Inspiring Innovation: Keys to Successful Life Sciences Projects
August 18, 2023
Today’s competitive and disruptive market requires speed, agility and creative solutions. Whether in an urban location or regional market, a speculative life sciences facility can help drive innovation to spark new opportunities.
Life sciences facilities are unique in their combination of both laboratory and workplace spaces. The planning and design of these specialized facilities needs to accomplish many goals - attract and retain top talent, enable innovation, and incorporate flexibility for long-term viability.
We’re using our past experience, with many successful life science projects, to explore key considerations and the best project approach for our clients.
A multidisciplinary planning, analysis and design approach needs to incorporate strategic, physical and operational considerations. As companies move through growth phases, they have different space requirements based on the type/stage of research, source of funding, and need for office and/or manufacturing space.
Speculative Life Sciences Facility Considerations
A rewarding project starts with careful planning and analysis and by exploring questions like these:
Is the potential site the best location for the project?
How close is it to universities, government and corporate research organizations and other life science resources?
What amenities are near the site?
What is the access to a strong, skilled labor pool?
What is the current life sciences inventory? Where is there a gap?
How can we create a building that supports a thriving science ecosystem?
What level of investment is needed to attract a range of tenants? What is the long-term plan versus initial build?
Adaptive Reuse Considerations
Additional considerations for existing buildings include:
Do existing zoning restrictions limit the building’s use, including what type(s) of research can be conducted?
Is the existing structural grid adaptable to a lab layout in terms of column spacing and vibration criteria?
Can the building’s floor-to-floor height accommodate the infrastructure required for a laboratory?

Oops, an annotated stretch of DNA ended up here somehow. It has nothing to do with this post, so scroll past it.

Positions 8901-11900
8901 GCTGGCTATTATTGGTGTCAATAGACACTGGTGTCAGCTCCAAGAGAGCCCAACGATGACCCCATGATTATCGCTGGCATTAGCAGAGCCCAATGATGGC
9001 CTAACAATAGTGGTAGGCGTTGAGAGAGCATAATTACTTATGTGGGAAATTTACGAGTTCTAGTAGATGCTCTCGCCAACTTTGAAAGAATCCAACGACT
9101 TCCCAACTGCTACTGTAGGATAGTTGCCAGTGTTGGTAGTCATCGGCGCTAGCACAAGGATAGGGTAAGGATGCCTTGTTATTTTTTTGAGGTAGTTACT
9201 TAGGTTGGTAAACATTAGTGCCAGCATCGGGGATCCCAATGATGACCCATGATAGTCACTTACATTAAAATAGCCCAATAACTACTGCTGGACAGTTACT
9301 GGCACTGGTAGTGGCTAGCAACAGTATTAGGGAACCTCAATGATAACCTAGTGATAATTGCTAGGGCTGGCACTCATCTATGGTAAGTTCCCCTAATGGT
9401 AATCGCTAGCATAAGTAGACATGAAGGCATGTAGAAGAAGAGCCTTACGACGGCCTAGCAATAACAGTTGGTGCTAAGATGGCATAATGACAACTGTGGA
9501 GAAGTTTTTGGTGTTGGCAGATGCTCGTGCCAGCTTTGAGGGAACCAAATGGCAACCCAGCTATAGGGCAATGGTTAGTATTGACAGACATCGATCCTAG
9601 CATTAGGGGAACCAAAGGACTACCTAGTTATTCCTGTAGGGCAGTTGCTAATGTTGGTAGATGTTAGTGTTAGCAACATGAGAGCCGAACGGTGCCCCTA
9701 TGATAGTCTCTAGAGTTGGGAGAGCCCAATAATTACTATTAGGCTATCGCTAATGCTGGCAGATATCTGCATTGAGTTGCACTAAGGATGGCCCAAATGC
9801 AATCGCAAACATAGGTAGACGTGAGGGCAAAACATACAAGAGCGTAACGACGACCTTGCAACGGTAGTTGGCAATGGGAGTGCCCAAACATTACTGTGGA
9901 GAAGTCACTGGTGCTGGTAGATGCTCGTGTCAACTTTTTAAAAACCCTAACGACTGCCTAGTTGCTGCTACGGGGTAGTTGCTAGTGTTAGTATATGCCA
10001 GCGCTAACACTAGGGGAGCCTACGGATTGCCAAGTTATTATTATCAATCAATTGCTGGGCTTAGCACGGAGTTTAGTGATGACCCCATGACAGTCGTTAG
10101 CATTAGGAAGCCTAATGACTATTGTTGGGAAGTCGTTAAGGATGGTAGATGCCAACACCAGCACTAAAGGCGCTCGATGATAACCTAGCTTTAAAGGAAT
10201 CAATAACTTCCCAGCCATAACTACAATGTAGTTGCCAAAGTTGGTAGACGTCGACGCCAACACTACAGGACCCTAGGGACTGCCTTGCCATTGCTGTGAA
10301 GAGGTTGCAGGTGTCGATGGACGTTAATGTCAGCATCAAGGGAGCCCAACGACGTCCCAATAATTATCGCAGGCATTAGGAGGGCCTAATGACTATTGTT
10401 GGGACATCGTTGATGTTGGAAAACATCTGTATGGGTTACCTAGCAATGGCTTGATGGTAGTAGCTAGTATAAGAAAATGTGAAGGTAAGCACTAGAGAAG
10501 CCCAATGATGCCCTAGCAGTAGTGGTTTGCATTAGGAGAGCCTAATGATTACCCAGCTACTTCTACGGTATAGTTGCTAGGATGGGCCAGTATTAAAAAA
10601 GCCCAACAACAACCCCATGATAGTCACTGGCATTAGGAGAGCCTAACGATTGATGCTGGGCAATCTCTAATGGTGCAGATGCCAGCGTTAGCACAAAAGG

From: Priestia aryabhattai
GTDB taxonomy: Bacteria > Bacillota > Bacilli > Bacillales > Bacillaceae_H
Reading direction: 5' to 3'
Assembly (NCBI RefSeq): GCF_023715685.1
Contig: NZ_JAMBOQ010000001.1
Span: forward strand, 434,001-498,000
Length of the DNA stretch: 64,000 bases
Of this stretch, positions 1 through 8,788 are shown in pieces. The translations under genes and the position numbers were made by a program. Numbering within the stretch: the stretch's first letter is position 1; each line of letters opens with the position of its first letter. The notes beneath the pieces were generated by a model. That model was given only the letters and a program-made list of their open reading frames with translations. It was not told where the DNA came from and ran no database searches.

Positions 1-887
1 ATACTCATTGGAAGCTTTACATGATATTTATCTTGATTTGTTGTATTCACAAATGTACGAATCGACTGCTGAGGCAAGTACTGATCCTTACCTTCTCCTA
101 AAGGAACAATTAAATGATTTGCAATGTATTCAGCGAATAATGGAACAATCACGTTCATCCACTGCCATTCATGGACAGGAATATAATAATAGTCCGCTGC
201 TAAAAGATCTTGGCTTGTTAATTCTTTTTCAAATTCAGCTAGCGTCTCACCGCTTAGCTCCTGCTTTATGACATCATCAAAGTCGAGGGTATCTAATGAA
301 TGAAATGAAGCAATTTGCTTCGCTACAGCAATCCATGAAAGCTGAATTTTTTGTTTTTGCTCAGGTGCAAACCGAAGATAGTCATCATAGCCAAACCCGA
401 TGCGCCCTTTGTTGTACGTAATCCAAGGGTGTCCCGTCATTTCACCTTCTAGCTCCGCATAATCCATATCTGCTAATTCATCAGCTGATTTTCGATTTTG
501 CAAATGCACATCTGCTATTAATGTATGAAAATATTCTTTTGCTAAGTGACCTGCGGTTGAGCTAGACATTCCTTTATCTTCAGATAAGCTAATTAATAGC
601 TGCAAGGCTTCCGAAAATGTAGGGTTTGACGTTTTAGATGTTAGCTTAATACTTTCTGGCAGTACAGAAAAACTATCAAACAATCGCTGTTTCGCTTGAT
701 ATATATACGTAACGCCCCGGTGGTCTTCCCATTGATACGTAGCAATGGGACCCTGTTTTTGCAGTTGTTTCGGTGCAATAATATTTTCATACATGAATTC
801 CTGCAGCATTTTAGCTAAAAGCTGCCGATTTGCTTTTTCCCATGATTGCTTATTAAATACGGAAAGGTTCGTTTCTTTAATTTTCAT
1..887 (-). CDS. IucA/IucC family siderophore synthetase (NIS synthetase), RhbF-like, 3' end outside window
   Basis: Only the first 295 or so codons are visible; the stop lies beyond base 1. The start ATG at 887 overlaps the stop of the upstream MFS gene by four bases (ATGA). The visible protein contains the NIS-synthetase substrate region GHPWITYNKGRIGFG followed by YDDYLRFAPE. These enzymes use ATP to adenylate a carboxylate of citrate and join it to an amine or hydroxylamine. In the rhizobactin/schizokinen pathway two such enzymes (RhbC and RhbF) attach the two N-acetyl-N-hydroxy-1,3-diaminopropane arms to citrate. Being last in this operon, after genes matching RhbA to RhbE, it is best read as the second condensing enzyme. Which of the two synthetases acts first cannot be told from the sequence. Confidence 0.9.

Does the building have the capacity for supplemental HVAC equipment to serve the extensive air flow and exhaust requirements of a research facility?
How can the building meet the flow of materials and hazardous waste? Is there a loading dock, service yard and/or elevator?
A Successful Project is Built on a Strong Foundation
Upfront planning is the key to long-term success. Here are some things to keep in mind when starting a new project:
Early analysis of initial site and building costs.
Developing the design to attract initial users with options for quick customized fit-out solutions to meet short and long term needs.
Discussion of what level of core and shell infrastructure the landlord will provide versus what will be part of tenant fit-out. M/E/P and structural considerations are especially important.
Collaboration with project stakeholders to make the best decisions about elements that are difficult and costly to change, including floor-to-floor heights, loading and vibration factors, M/E/P infrastructure, and shared vs. tenant-spaces.
Exploration of flexibility in layout and utilization for wet lab, dry lab and office space.
Developing a construction scheduling and phasing plan. Speed to delivery will get tenants in faster.
Working with the Right Team
It is important to have a team of planning, architecture, engineering and building professionals that will collaborate with user groups to analyze and discuss key considerations, including target occupancy, construction cost, schedule, utility requirements and building efficiency to make building projects a better value.
With experience developing and implementing laboratory facility standards and providing design, and consulting services for projects across the country, AE Works understands the importance of aesthetics and systems working together to provide highly functional, aesthetically pleasing spaces to support research and innovation.